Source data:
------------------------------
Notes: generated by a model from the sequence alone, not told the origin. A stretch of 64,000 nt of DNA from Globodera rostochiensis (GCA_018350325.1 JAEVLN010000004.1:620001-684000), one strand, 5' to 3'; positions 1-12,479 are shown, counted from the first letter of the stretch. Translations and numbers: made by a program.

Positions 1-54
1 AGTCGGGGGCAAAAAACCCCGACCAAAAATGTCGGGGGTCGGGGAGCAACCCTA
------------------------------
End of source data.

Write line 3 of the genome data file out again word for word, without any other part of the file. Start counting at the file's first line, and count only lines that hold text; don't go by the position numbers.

1 AGTCGGGGGCAAAAAACCCCGACCAAAAATGTCGGGGGTCGGGGAGCAACCCTA